Wednesday, April 13, 2011

Derbi GPR50: The best of what’s left

2011 Derbi GPR50 2011 Derbi GPR50 2011 Derbi GPR50 2011 Derbi GPR50
All right, it's no RS250, but at least the GPR50 still gives kids a chance to experience the joys of two-stroke motorcycle engines. Rock on, Derbi!

Two-strokes. Those glorious smoke-spewing fire-spitting contraptions that have now been consigned to the annals of history. Gone, but not forgotten by those who grew up riding one. For anyone who’s ever ridden the nuts off a Yamaha RD350LC, Honda NSR250, Kawasaki KR-1S, Suzuki RGV250, Yamaha TZ250 or Aprilia RS250, two-strokes will probably live on forever in some corner of your heart.

Anyway, while they may live on in our hearts and minds, two-strokes are no more in the real world – they’re all gone. With the possible exception of tiny, 50cc two-stroke engines that somehow manage to cling on to life in some parts of Europe. Spanish manufacturer, Derbi, for example, recently announced their new GPR50, which is fitted with a liquid-cooled single-cylinder carburetted two-stroke engine, mated to a six-speed gearbox. Derbi claim the bike is the most advanced machine of its kind, in its segment.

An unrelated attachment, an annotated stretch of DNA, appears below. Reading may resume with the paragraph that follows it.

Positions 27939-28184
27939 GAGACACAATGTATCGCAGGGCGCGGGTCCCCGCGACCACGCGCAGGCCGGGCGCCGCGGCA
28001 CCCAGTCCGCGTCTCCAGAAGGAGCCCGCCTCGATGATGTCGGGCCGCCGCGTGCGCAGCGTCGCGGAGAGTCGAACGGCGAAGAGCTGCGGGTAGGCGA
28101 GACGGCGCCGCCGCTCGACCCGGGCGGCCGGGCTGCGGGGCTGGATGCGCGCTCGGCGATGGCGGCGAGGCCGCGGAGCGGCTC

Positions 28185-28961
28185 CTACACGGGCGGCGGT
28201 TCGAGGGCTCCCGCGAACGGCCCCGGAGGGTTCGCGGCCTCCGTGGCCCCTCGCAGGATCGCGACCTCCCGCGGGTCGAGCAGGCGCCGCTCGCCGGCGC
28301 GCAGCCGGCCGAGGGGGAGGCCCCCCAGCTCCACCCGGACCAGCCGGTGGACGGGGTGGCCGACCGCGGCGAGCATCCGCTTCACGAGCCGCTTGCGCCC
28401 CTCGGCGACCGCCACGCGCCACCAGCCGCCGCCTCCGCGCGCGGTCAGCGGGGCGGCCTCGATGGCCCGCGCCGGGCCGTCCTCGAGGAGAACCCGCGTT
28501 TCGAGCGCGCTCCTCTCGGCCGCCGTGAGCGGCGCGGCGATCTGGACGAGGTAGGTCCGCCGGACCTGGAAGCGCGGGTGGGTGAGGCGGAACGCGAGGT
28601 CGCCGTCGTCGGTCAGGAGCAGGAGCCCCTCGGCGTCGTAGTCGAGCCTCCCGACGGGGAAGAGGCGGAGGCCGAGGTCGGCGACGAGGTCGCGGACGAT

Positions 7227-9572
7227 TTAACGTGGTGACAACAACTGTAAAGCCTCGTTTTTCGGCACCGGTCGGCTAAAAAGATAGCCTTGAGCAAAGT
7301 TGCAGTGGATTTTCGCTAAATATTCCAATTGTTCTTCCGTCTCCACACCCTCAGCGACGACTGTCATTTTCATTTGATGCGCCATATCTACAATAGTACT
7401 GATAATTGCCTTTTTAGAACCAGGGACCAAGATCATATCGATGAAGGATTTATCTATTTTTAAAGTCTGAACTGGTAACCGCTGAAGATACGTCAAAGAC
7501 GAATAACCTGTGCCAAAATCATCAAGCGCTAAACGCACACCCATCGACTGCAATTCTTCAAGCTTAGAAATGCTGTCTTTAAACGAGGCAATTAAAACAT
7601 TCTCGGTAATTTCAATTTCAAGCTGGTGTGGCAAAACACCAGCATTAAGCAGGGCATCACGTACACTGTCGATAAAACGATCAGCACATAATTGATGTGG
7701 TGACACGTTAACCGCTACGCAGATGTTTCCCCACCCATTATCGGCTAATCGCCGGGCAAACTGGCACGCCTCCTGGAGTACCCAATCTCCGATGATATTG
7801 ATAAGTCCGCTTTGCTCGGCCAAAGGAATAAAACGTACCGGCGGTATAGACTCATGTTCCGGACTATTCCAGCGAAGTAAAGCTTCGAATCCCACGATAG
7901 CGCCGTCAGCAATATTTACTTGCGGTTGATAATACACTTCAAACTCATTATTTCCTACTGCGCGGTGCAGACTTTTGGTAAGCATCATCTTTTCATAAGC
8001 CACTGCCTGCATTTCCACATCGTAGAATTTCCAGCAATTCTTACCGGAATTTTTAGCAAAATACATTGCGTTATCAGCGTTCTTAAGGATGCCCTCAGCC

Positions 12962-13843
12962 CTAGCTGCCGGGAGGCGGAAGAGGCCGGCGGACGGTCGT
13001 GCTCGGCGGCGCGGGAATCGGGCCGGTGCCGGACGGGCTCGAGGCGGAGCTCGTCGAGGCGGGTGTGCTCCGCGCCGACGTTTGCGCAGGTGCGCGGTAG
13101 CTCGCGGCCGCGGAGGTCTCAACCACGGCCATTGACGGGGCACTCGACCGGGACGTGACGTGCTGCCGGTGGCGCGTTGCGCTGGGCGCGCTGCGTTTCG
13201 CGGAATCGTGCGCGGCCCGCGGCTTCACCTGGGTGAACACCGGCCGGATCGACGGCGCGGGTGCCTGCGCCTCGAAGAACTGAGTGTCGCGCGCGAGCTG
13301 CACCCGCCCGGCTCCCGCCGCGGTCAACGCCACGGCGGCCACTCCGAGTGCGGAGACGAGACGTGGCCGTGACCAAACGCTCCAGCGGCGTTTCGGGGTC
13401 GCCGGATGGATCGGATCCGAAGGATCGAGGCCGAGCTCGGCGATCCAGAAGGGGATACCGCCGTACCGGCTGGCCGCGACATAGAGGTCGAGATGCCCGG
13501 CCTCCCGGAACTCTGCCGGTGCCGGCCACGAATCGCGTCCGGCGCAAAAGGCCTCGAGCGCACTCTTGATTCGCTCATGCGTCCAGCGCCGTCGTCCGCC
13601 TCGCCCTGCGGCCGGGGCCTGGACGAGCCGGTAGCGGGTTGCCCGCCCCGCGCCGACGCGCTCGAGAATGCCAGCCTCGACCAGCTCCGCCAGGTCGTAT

And while today’s teenagers aren’t very likely to have heard of the likes of Kevin Schwantz and Wayne Rainey, they’d probably still think the Derbi GPR50 is pretty cool. The little tyke is, after all, fitted with bits like a twin-spar chassis made of die-cast aluminium, 17-inch light-alloy wheels, 41mm USD fork, Ollé monoshock and 300mm brake disc at the front, with radial mount callipers. With a kerb weight of just 110kg, we’re sure the little GPR50 will all but fly with a lightweight, 14-year-old rider aboard the machine.

All right, so all the great two-stroke motorcycles are gone forever, but thank god the Derbi GPR50 lives on – at least kids today can still get a glimpse of what two-stroke motorcycles used to be like.

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